Africa and Asia to lead urban population growth.
This unprecedented increase in urban population will provide new opportunities to improve education and public services in Africa and Asia, as more concentrated populations become easier to reach.
However, this will also pose new challenges of providing urban jobs, housing, energy and infrastructure to mitigate urban poverty, expansion of slums and a deterioration of the urban environment.
With half of humanity living in cities today, urbanisation is a critical issue for Rio+20--the United Nations Conference on Sustainable Development--which takes place from 20 to 22 June in Rio de Janeiro, Brazil. Cities are where the pressures of migration, globalisation, economic development, social inequality, environmental pollution and climate change are most directly felt. Yet, at the same time, they are the engines of the world economy and centres of innovation where many solutions to global problems are being piloted.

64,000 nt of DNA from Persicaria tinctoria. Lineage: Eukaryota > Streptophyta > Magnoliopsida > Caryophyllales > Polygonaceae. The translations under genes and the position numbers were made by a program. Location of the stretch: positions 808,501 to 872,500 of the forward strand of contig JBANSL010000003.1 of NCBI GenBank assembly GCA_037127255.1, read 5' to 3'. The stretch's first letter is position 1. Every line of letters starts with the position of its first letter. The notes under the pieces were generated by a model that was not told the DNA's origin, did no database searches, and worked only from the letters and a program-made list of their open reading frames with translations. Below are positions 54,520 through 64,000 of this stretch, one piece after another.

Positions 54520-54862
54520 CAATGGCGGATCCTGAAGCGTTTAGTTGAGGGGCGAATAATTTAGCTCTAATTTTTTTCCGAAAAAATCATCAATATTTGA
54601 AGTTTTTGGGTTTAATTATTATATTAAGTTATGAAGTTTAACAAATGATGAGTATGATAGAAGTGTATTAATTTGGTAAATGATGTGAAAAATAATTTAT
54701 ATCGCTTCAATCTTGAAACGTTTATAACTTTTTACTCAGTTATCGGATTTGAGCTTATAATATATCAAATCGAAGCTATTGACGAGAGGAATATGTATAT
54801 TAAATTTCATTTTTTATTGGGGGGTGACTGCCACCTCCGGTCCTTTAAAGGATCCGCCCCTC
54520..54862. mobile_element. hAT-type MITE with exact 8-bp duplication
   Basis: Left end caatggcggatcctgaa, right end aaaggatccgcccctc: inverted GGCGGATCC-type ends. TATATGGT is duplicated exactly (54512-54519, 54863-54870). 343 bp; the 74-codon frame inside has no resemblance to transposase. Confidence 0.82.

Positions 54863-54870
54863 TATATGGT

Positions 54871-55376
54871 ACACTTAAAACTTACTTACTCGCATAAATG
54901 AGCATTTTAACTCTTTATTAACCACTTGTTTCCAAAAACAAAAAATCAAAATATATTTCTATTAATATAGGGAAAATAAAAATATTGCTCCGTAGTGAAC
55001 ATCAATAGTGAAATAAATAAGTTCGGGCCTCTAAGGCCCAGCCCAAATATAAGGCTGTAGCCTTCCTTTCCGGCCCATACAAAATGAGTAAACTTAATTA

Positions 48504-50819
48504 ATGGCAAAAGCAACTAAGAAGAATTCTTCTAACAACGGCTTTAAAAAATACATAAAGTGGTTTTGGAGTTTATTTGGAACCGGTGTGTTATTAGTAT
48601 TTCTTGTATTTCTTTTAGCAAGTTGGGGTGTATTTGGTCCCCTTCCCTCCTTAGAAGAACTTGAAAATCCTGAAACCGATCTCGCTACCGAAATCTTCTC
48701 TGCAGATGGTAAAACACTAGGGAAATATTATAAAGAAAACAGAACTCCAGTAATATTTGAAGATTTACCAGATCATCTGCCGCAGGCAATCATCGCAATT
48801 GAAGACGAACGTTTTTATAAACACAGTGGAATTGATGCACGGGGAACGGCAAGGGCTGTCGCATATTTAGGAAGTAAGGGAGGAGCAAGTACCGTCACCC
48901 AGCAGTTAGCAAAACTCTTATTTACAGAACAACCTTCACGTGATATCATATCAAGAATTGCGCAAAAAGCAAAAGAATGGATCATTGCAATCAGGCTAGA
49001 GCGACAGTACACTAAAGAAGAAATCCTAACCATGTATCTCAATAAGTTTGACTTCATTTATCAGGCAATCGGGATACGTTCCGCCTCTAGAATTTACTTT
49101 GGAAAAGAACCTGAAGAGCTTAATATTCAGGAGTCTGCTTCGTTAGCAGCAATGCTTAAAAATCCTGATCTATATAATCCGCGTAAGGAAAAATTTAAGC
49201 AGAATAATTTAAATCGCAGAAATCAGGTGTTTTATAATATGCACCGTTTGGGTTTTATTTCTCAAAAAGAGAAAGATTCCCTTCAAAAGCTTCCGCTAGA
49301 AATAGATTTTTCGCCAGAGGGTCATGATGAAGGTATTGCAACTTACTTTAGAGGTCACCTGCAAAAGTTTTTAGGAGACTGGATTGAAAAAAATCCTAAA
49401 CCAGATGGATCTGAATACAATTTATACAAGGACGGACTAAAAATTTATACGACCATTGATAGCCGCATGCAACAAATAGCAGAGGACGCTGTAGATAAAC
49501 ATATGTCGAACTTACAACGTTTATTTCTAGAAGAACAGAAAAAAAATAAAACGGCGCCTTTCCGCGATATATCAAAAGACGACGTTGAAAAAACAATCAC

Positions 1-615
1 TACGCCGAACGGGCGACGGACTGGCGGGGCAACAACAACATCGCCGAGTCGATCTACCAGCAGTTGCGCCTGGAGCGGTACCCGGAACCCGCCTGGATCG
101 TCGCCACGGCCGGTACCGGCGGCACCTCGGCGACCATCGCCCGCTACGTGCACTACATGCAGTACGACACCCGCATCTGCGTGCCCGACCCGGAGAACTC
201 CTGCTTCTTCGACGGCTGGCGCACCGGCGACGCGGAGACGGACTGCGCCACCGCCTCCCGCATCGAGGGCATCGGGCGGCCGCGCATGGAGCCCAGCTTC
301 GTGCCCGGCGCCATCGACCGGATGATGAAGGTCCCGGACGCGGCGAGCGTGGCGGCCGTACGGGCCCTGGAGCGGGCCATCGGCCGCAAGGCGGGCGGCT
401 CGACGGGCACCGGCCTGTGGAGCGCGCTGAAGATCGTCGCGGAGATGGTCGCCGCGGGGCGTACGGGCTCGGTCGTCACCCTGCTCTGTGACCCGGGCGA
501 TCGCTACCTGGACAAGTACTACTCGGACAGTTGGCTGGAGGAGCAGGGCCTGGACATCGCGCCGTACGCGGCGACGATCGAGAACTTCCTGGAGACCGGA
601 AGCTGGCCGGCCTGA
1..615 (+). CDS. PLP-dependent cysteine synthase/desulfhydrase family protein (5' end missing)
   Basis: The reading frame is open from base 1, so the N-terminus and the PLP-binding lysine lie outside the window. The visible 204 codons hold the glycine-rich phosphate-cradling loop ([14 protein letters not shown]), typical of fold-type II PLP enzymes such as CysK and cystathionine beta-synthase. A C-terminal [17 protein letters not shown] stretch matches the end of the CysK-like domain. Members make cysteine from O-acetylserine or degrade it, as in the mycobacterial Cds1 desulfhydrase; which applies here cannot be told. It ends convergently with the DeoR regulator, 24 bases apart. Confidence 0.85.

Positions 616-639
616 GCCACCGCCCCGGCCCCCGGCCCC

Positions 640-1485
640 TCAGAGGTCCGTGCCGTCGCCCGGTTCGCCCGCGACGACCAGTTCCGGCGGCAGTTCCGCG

According to Sha Zukang, secretary-general of Rio+20: "The launch of the World Urbanisation Prospects is timely because world leaders, along with thousands of participants from governments, the private sector, civil society organisations and other groups, will come together to shape how we can reduce poverty, advance social equity and ensure environmental protection on an ever more crowded planet. We expect world leaders to come up with concrete action plans to realise sustainable cities for the future we want," he said.
The largest increases in urban population are expected in the following countries: India, China, Nigeria, the United States of America and Indonesia. Over the next four decades (2010 to 2050), India will add another 497 million to its urban population; China--341 million, Nigeria--200 million, the United States -103 million and Indonesia--92 million.
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|Publication:||Namibia Economist (Windhoek, Namibia)|
|Date:||Apr 13, 2012|
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